Below is a listing of frequently asked questions related to the Dearborn Discovery Core.
The easily understood and apparent benefit for faculty concerns enrollments. All students who graduate from the University of Michigan-Dearborn must satisfy the Dearborn Discovery Core requirements. If a student is in a 120 credit hour program, over forty percent of her/his courses are likely coming from the Dearborn Discovery Core.
The pedagogical benefits are compelling as well. If teaching a course in the Dearborn Discovery Core, faculty members have the opportunity to engage students from all parts of campus, thus reaching individuals who might not otherwise experience the readings and skill sets from disciplines outside their chosen degree program. The Dearborn Discovery Core also gives faculty the ability to participate in an integrative learning enterprise. Dearborn Discovery Core faculty members are primarily responsible for ensuring that the undergraduate values with which we aspire our students to leave campus with are provided in an exciting way.
Learn more about the application process for the Dearborn Discovery Core.
For the best user experience, it is recommended that faculty use Adobe Reader to complete the application forms. That means the application form should be saved onto your computer before using in order to preserve one's work.
Faculty are encouraged to download and install the latest version of Adobe Reader onto their computer (Link here: https://www.adobe.com/products/reader.html). Return to the application form webpage, right-click on a form link, then choose "Save Link As". Please note the folder where the file is saved. Locate the file on your computer and open it in Adobe Reader. Adobe also offers a Reader for your tablet and mobile device.
Some faculty may experience problems with opening the form in certain web browsers. It is suggested trying another browser first before contacting the ITS Help Desk.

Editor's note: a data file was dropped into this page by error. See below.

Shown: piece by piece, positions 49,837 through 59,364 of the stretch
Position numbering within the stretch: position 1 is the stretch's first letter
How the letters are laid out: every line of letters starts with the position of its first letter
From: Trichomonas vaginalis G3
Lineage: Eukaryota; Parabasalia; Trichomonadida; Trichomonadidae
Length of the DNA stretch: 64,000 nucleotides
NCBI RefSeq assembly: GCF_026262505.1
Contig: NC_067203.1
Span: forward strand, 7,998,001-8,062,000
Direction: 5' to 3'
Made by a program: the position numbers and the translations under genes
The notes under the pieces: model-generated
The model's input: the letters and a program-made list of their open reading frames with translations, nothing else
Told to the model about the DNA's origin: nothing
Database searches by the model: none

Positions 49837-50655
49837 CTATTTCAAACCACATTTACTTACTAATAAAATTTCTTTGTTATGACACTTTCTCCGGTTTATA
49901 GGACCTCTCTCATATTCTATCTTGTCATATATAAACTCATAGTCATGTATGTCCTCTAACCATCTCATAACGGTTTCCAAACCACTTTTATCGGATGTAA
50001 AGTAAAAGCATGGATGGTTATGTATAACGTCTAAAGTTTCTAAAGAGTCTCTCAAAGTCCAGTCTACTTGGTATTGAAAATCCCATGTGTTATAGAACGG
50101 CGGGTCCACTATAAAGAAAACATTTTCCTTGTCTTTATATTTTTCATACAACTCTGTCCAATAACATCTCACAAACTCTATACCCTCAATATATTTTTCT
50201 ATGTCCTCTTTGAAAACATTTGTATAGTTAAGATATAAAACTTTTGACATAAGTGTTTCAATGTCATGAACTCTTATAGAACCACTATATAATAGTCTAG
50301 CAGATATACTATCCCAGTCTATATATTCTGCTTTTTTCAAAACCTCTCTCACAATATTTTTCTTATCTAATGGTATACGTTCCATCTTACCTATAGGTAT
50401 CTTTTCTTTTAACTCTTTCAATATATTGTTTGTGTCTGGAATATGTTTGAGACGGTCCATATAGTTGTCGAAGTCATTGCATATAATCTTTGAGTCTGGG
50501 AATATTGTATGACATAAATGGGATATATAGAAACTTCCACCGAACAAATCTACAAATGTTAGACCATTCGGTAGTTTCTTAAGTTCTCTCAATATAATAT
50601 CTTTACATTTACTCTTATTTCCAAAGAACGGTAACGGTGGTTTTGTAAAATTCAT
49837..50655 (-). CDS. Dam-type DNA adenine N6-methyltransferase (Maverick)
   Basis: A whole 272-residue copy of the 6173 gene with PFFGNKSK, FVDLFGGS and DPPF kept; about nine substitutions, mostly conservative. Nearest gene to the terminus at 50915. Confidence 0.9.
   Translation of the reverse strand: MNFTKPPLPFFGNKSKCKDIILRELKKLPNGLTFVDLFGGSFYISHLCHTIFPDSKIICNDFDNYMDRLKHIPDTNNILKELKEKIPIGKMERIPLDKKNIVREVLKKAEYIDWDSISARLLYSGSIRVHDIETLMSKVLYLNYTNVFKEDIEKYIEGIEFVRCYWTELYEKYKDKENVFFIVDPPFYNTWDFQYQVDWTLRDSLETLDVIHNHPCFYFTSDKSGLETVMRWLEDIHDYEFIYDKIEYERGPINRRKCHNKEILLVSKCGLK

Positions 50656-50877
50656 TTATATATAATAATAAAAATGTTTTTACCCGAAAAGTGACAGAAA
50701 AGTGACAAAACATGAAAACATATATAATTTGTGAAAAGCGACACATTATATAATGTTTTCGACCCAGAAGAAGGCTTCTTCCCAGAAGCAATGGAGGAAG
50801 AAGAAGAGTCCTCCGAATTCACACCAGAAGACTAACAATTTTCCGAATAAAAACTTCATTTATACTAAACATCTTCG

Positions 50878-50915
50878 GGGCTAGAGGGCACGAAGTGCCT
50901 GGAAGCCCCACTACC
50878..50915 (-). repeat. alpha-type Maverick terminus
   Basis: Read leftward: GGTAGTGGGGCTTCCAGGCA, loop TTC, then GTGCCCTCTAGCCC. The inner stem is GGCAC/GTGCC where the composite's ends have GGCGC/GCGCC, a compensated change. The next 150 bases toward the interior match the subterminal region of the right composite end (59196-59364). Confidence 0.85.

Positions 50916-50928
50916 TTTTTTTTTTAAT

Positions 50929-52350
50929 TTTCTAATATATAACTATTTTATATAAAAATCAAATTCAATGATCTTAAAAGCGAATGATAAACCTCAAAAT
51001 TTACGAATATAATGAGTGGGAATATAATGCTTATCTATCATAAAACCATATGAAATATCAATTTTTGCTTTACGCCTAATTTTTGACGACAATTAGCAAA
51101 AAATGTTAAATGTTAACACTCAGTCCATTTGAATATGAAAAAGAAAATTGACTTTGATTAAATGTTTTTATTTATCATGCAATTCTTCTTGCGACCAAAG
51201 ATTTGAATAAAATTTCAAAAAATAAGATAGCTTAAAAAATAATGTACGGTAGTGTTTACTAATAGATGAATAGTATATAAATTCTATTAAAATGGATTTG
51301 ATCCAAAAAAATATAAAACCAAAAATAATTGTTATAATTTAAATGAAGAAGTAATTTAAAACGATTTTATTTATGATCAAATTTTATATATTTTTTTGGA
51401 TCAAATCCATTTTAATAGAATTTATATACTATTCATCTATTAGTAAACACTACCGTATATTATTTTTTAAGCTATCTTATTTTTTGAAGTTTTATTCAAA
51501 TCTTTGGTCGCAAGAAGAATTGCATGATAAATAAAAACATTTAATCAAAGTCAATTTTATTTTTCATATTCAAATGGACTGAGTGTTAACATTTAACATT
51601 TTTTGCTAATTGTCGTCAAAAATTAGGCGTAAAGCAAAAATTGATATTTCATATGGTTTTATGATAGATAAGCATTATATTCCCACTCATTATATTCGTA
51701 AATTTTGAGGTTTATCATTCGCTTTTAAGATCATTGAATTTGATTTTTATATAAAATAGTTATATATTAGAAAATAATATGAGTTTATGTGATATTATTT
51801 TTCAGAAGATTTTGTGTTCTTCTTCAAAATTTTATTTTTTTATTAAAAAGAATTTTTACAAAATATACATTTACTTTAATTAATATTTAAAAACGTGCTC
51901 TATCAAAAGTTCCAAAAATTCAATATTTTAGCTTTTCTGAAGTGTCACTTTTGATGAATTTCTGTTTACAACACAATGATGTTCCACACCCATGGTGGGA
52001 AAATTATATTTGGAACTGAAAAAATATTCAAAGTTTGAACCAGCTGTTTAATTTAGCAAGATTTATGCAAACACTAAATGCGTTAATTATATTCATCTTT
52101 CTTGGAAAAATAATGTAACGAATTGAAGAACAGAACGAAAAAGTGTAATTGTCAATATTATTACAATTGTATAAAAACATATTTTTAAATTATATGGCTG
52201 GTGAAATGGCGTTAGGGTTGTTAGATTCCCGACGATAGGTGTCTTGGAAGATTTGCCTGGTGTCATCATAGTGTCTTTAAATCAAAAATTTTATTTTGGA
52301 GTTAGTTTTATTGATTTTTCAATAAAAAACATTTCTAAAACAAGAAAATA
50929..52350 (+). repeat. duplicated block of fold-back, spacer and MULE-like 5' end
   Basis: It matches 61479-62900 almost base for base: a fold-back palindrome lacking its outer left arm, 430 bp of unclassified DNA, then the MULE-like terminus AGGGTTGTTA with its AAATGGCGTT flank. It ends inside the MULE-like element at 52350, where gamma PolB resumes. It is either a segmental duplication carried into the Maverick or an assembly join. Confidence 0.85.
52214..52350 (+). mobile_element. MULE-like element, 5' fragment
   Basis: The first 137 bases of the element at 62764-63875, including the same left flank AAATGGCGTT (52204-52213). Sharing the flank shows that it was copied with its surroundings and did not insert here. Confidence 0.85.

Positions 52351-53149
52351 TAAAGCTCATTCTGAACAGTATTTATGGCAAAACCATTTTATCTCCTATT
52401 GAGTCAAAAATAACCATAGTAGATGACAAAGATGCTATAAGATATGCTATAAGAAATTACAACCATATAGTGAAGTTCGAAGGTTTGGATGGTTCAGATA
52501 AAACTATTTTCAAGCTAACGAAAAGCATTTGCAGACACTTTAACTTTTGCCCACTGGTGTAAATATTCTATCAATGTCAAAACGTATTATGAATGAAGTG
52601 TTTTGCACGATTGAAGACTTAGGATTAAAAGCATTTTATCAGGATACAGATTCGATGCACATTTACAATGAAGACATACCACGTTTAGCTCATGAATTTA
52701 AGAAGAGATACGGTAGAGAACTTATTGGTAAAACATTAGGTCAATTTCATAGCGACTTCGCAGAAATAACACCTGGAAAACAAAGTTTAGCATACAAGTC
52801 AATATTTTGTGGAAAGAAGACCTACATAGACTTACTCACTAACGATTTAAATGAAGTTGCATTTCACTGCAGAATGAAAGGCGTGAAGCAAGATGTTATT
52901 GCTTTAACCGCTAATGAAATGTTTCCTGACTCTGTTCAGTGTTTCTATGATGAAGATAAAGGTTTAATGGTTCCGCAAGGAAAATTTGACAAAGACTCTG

Yes, a faculty member can apply to have a course count for up to three DDC categories. The faculty member must submit a separate application for each category.
A student can have a course count for up to three categories in their DDC requirements.
Yes, ongoing assessment is a valuable process for determining whether the Dearborn Discovery Core is meeting its undergraduate learning goals. The Assessment Subcommittee of the University Curriculum and Degree Committee currently coordinates the emerging Dearborn Discovery Core assessment program. Discipline and program heads are responsible for providing information regarding general education courses.
The Dearborn Discovery Core includes a three-year review and reporting cycle (excluding summers) for all of its general education courses. For more information about the Dearborn Discovery Core assessment program visit this webpage.
The faculty member should explain in concise yet fairly specific terms how the course addresses each learning outcome in the DDC category. A course must address all of the learning outcomes in a particular category. In addition, the response should indicate how students will demonstrate they have learned that outcome by providing specific examples of assessment (e.g. paper, exam, or other assignment). Be specific about how students' achievement of each DDC learning outcome will be measured.
Suggestion: if you think that multiple assignments and exams in your course address a particular learning outcome, select only one or two of them to feature in the response on the application. For example, you might select the midterm exam for learning outcome one, the research paper for learning outcomes two and three, and the final exam for learning outcome four. Choose an assignment that is especially aligned with a learning outcome. Doing so will make it easier for you when it comes time to conduct assessment reporting for the Dearborn Discovery Core.